A stone’s throw down the hill from the Moulin Rouge, at 16bis rue Pierre Fontaine, was one of the most weirdest cabarets of the times. Opened in 1884, the Cabaret des Incohérents was known for the “incoherent” shadows it projected on its walls, whose effects were certainly amplified by the era’s beverage of choice, absinthe. In 1894 it was reinvented as the Café des Décadents, which was quickly shut down by the Prefecture due to the indecency of its shows. The next year it reopened with a somewhat modified name, the Café-Concert des Décadents, and a slightly tamer show hosted by an Irish singer who was dressed up as a baby and spent a lot of time caressing a cat she held in her arms (no comment). The famous cancan dancer Jane Avril also graced its stage, bring her following with her, including Toulouse-Lautrec. It changed hands and names a number of times before becoming the Cabaret des Nudistes from 1939 to 1955 (no translation needed) then the Paradise, also a nude cabaret. It was torn down in 1960 and has also been replaced by yet another supermarket, this time a G20.
Descending from Place Pigalle is the rue Frochot, a once shady street whose former girly bars have gradually been converted into cool cocktail bars over the last ten years. Few of the evening revelers who overflow from these hip hangouts know that just next to them is one of the neighborhood’s most interesting historical curiosities. Flacking the small square at the end of street is a private mansion built in 1837 and which was once the home a famous 19th century courtesan. In 1920 the lovely building was converted in a cabaret called “Le Shanghai,” when the spectacular art deco stained glass wall, replicating Japanese artist Hokusai’s famous print “The Great Wave off Kanagawa,” was added. Orson Welles is said to have been inspired for his screenplays at the cabaret. In the 1930s it became an “erotic cabaret.” Luckily it hasn’t met the same wrecking ball fate as some of the others. In fact, the stained glass was just restored. You can stop by to have a gander at it while wondering what kind of shenanigans used to go on inside!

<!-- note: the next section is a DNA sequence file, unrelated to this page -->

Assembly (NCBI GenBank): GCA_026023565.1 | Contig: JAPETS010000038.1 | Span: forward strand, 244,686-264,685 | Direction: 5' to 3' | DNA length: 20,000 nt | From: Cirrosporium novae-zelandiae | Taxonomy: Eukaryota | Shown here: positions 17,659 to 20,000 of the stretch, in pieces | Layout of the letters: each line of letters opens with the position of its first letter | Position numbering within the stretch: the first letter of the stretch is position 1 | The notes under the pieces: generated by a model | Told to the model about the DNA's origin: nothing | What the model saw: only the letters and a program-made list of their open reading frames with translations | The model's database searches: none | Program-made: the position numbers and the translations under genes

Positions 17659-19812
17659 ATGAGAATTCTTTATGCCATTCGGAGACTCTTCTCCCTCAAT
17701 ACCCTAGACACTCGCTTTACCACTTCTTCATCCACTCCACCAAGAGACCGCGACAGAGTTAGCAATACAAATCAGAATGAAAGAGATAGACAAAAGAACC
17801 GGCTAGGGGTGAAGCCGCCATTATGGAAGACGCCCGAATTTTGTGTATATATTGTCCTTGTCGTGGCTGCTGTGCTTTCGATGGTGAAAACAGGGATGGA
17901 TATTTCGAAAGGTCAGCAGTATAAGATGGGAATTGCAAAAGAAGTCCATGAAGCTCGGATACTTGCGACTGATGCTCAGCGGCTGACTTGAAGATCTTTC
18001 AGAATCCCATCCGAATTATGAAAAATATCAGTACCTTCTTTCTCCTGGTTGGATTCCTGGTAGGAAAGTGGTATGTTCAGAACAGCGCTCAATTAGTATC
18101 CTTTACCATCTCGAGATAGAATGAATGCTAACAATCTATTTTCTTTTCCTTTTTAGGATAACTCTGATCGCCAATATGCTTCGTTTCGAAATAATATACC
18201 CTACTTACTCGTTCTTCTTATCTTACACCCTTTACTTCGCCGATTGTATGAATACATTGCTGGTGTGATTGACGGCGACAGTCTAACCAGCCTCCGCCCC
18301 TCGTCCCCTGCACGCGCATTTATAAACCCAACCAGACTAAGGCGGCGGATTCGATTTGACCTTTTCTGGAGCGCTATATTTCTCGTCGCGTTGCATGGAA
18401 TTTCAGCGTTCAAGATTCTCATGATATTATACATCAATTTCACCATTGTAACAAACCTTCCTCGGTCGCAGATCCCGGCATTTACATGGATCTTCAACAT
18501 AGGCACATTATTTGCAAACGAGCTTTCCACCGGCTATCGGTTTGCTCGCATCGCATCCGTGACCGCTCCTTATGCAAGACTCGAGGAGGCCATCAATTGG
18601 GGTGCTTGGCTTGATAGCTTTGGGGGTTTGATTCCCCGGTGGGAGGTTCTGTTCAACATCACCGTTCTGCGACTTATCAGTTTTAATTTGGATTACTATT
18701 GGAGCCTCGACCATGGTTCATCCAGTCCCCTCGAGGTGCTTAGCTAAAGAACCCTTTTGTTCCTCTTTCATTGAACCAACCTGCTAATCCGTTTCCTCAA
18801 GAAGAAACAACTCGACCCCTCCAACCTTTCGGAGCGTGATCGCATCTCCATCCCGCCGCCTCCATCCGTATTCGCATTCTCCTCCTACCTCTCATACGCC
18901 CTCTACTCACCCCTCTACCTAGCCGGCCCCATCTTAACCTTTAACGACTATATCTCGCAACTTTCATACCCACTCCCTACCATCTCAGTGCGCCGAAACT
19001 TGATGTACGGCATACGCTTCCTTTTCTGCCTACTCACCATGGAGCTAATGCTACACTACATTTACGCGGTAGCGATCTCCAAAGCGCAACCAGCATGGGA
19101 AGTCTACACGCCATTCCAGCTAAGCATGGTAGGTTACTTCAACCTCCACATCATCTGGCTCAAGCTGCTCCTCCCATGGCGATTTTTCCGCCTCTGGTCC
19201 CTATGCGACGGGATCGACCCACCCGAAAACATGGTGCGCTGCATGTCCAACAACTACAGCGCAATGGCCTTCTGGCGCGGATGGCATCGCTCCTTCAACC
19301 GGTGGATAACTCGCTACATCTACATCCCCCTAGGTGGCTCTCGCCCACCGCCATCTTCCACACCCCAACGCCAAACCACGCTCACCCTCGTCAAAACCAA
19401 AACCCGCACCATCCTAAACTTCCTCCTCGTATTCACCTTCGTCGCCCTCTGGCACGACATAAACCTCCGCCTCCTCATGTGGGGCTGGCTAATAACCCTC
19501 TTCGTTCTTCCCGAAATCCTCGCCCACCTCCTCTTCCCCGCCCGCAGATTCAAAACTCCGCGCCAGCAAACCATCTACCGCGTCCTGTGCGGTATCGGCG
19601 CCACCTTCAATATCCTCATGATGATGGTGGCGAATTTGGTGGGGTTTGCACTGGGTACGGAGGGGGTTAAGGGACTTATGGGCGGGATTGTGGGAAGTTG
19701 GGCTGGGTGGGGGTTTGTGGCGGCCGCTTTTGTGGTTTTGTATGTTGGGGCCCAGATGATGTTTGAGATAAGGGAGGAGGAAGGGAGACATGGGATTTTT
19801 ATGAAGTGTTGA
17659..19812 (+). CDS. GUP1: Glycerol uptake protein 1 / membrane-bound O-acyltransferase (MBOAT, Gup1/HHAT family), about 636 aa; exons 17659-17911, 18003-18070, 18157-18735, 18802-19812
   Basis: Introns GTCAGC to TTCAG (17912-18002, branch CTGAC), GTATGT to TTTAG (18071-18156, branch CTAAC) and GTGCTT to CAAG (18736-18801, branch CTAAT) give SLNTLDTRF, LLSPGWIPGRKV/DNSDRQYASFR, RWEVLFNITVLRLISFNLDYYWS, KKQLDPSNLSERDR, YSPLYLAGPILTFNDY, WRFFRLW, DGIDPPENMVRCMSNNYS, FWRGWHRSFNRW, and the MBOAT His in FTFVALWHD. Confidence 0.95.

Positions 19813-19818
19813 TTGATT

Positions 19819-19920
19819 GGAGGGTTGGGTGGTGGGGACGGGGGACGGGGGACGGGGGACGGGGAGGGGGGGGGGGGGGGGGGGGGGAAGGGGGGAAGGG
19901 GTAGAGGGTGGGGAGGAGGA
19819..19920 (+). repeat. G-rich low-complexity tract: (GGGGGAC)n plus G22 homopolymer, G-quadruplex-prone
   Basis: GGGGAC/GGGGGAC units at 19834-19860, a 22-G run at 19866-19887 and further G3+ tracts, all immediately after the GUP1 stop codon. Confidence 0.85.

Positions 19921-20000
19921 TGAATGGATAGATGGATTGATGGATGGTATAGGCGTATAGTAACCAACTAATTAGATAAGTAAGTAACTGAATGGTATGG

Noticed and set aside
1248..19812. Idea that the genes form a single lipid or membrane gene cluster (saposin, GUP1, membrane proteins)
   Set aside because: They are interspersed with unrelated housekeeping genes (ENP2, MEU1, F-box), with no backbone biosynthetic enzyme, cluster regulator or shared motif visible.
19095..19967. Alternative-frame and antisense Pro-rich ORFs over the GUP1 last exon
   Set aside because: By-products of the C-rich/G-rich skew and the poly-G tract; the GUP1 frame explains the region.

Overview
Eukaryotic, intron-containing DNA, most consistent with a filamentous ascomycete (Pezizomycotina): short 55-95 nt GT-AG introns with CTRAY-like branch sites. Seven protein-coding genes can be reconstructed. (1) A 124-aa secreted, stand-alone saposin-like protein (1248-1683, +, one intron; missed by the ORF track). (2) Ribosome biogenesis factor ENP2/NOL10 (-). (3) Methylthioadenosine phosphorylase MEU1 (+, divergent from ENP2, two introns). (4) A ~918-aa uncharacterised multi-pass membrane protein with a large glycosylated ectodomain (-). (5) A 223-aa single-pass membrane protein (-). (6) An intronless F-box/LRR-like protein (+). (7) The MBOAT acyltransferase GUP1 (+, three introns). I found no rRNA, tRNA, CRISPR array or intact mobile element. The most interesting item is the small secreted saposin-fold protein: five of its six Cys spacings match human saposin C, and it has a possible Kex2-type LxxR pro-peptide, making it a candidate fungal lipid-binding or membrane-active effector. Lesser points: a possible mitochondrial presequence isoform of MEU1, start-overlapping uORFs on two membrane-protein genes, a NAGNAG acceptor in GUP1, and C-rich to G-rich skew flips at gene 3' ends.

Other Cabarets &
Further Neighborhood Explorations
If you’re looking to see a show, there are two other active cabarets in the area. I didn’t highlight them above because one isn’t historic and the other was more of a cafe then real cabaret. Although it goes by the slogan of the oldest “cabaret” in Paris, Au Lapin Agile is a popular photo stop in Montmartre. Located on the other side of the hill to Pigalle, it was one of Picasso’s favorite watering holes. Today it revives its heritage as an “artistic cabaret” with an evening concert-show. Down by the Divan du Monde is Caberet Michou. Opened in 1956, the cabaret sadly lost its charismatic host, Michou, in early 2020, but the show must go on. The cabaret specializes in glitzy drag and is more appropriate for French speaking visitors.
You can learn more about the Golden Age of the era of Cabarets on my tour The Sexy Side of SoPi.
You can also find the above places via our Google Map below and carry on your exploration of the area in these other articles:
The Revamped Kingdom of Parisian Pleasures (for Playboy.com)